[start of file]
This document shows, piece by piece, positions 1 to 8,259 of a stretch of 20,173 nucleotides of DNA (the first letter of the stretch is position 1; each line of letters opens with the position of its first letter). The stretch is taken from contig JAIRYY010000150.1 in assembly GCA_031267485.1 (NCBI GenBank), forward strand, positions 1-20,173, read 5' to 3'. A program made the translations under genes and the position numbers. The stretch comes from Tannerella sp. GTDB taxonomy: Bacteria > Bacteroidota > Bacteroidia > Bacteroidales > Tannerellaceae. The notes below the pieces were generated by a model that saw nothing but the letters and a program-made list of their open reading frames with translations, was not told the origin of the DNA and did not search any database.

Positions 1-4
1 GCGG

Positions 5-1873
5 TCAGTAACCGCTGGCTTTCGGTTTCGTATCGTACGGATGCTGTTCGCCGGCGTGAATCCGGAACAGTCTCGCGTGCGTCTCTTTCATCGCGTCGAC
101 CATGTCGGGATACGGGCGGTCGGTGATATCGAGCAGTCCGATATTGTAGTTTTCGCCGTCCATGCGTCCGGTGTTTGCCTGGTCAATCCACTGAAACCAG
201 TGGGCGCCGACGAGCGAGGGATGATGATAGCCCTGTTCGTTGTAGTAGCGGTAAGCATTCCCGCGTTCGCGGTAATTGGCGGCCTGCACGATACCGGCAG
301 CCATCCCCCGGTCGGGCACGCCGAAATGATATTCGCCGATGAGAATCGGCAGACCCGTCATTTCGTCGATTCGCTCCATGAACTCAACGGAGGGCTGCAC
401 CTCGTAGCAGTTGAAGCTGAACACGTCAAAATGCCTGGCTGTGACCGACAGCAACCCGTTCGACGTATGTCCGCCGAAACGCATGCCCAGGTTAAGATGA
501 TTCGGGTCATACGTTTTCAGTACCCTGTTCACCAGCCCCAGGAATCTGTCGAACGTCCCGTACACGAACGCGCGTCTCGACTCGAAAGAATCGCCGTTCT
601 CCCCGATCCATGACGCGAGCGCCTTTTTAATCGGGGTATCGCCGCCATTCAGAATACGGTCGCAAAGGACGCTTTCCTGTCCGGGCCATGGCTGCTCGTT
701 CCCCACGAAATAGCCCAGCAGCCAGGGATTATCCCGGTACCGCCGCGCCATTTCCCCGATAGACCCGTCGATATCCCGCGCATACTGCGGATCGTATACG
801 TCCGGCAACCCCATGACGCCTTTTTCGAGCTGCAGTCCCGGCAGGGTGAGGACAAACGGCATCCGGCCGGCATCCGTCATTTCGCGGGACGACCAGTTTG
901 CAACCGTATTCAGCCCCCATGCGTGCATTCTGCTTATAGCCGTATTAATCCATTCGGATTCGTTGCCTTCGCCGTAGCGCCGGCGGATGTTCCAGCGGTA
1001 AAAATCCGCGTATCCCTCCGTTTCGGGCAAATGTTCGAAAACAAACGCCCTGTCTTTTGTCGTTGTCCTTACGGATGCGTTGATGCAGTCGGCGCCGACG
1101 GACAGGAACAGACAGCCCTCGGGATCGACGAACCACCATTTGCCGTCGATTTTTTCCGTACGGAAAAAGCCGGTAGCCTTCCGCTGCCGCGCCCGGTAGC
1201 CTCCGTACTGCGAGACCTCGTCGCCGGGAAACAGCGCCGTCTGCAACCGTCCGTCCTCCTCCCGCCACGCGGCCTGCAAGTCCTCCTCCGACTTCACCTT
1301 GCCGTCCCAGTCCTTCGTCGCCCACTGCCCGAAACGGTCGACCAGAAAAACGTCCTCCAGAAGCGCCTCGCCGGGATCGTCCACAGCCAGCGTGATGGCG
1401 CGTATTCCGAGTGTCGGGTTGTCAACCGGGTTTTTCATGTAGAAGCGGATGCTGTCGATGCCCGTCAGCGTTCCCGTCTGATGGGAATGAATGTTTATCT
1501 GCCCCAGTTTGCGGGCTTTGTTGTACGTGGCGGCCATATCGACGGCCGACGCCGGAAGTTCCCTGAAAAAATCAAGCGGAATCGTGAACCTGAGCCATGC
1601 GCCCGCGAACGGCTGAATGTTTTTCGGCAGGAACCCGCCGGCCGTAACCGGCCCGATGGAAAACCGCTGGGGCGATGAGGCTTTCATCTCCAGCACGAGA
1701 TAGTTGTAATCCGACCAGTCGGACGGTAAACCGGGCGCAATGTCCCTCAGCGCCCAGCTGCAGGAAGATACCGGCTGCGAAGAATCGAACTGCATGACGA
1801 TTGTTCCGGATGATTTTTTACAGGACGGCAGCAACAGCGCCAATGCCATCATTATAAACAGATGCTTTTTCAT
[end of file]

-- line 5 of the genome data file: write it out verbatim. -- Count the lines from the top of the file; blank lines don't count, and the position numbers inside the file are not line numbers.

5 TCAGTAACCGCTGGCTTTCGGTTTCGTATCGTACGGATGCTGTTCGCCGGCGTGAATCCGGAACAGTCTCGCGTGCGTCTCTTTCATCGCGTCGAC